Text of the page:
“Blessed is he who comes in the name of the Lord. From the house of the Lord we bless you. The Lord is God, and he has made his light shine on us. With boughs in hand, join in the festal procession up to the horns of the altar.” -Psalm 118:26-27
Walking is good for you. It gets your heart rate up, gives you an opportunity to soak up some vitamin D from the sun, helps your outlook and mental health. As you take an opportunity to walk this week, I encourage you to pray in your walking. We are providing a list of things to look for and pray about while on your journey. If you don’t have an opportunity to take a walk outdoors, perhaps while you drive (safely paying attention to the road as well) you can remember to pray for business and individuals, people on the road and people in their cars.
As Jesus was entering Jerusalem, many people were also making pilgrimage to Jerusalem to celebrate the Passover with friends and family. As they walked, they would greet one another with the words from Psalm 118, “Blessed is he who comes in the name of the Lord.” Simply noticing the people around you and in your neighborhood, the people on the street corner and in their cars might be an occasion to pray for others. Greeting one another with a kind word (smiles are difficult while wearing masks and keeping social distance), but a friendly “hello” and “have a great day” can make a world of difference.
In the past week our nation has experienced the horrible tragedies of two mass shootings in Atlanta, Georgia, and Boulder, Colorado. As we grapple with attempting to understand the full impact of these senseless murders, we can find ourselves paralyzed with fear. We might not feel safe even to go to the grocery store. The thought runs through my head, “If Covid doesn’t get you, some crazed madman might!” God does not desire us to be foolish or reckless, but God also does not want us to live in fear. As you pray for your neighborhood and you walk or drive through the streets in our communities, take a moment to pray for those who may be afraid. People who are depressed and feeling hopeless or desperate, need our prayers and words of support and care. We continue to hold one another up as we strive to come through this pandemic closer to Jesus and to our neighbors.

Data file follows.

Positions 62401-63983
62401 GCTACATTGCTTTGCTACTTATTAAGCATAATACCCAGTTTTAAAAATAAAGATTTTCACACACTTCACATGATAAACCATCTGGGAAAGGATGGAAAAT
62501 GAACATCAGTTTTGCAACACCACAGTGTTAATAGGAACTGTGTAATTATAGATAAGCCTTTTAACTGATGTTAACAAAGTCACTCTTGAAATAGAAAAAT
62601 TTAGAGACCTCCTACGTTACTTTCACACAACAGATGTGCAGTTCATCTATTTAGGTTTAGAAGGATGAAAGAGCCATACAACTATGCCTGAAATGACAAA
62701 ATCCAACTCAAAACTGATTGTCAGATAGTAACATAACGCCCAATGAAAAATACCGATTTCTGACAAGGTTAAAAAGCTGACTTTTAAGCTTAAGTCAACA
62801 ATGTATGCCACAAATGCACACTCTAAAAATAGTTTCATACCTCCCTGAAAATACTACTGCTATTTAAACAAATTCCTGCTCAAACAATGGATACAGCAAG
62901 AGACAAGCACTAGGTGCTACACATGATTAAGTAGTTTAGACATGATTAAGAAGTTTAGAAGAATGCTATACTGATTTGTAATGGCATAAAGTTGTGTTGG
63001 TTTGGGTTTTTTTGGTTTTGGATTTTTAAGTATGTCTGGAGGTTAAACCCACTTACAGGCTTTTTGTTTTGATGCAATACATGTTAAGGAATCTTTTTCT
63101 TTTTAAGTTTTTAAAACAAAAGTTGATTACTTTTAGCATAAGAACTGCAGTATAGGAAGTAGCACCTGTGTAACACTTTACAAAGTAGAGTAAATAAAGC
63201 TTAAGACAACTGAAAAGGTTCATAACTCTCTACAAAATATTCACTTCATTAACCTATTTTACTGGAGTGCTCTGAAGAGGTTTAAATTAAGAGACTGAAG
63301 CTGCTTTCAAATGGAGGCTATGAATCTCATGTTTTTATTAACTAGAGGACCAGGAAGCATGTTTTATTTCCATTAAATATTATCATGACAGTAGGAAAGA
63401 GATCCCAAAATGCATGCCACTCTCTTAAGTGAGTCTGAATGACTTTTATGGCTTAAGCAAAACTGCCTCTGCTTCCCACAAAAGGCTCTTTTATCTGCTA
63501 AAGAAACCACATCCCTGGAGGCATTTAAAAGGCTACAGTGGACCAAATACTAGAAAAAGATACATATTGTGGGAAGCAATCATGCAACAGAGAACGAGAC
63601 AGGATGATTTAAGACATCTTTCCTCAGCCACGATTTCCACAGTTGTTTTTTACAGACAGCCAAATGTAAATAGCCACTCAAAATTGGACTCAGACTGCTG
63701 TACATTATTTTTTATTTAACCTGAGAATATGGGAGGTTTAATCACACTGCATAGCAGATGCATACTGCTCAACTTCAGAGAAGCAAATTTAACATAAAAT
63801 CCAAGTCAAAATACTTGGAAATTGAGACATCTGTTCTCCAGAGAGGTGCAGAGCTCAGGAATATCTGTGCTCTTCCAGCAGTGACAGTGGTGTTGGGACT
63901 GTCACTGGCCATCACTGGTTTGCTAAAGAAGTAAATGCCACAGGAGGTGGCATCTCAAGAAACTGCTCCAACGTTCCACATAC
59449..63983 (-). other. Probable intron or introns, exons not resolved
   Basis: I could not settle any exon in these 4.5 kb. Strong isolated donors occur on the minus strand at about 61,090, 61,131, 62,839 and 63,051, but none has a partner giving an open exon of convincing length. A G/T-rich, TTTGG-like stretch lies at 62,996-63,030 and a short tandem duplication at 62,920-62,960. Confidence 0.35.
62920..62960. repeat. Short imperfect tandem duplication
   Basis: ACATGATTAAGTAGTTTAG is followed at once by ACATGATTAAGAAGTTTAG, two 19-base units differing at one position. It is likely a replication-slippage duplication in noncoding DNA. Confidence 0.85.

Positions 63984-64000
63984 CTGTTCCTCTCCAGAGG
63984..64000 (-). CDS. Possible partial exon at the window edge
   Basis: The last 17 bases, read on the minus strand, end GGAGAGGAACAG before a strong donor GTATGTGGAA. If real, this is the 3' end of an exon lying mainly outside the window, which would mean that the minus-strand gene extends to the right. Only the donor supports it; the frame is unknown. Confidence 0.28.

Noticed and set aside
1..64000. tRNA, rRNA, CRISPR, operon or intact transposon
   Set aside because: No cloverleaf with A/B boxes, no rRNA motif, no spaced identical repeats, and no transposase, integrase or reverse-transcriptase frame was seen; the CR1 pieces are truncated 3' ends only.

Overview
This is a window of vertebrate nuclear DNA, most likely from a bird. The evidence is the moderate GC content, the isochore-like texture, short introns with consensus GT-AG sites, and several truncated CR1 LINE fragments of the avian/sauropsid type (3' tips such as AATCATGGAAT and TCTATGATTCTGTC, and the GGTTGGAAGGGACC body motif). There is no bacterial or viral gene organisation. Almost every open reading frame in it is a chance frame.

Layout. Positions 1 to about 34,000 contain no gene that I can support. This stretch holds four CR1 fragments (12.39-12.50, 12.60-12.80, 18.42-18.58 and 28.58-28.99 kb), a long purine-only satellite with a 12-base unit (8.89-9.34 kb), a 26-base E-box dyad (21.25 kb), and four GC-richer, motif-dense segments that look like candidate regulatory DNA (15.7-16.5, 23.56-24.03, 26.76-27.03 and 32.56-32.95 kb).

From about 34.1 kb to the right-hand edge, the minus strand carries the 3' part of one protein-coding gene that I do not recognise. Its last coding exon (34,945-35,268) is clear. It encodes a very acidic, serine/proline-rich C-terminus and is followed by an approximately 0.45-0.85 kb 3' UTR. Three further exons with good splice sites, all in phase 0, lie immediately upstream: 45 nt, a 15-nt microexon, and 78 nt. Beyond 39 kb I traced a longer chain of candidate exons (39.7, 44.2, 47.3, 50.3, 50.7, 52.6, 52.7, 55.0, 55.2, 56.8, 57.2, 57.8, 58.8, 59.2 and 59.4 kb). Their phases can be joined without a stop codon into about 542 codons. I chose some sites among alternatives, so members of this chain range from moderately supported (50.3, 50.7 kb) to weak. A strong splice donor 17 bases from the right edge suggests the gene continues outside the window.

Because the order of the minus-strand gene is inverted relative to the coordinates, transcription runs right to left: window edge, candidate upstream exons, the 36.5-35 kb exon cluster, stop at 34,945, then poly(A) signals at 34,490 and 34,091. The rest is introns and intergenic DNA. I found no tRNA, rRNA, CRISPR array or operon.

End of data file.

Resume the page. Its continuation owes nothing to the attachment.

One of the hymns I love is a simple and powerful one, “Guide My Feet While I Run This Race”. It is an admonition to notice God’s presence and purpose for all that we do. “For I don’t want to run this race in vain” is the end line. May everything I do and say, the places I go, the person I am, be all for the glory of God!
Lord, we pray the words to the powerful hymn:
Guide my feet, while I run this race… for I don’t want to run this race in vain.
Hold my hand, while I run this race…
Stand by me, while I run this race…
I’m your child, while I run this race…
Search my heart, while I run this race… for I don’t want to run this race in vain.
Here is a wonderful version of this song by the First Presbyterian Church of Brooklyn Choir: